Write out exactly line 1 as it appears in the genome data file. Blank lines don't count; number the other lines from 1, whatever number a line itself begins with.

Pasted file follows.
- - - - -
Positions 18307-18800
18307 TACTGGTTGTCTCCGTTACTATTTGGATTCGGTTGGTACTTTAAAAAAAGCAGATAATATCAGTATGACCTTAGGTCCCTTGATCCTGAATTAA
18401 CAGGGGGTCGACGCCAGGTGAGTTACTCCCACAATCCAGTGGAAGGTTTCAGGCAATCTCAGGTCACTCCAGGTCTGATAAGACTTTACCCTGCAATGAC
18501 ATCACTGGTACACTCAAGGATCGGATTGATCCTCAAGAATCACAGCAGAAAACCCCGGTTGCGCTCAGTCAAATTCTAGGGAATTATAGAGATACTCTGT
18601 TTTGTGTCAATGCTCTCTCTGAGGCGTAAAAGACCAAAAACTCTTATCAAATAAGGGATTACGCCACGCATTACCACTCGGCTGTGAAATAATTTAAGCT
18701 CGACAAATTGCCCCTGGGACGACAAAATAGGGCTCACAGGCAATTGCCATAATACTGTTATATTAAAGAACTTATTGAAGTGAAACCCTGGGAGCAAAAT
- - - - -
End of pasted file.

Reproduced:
Positions 18307-18800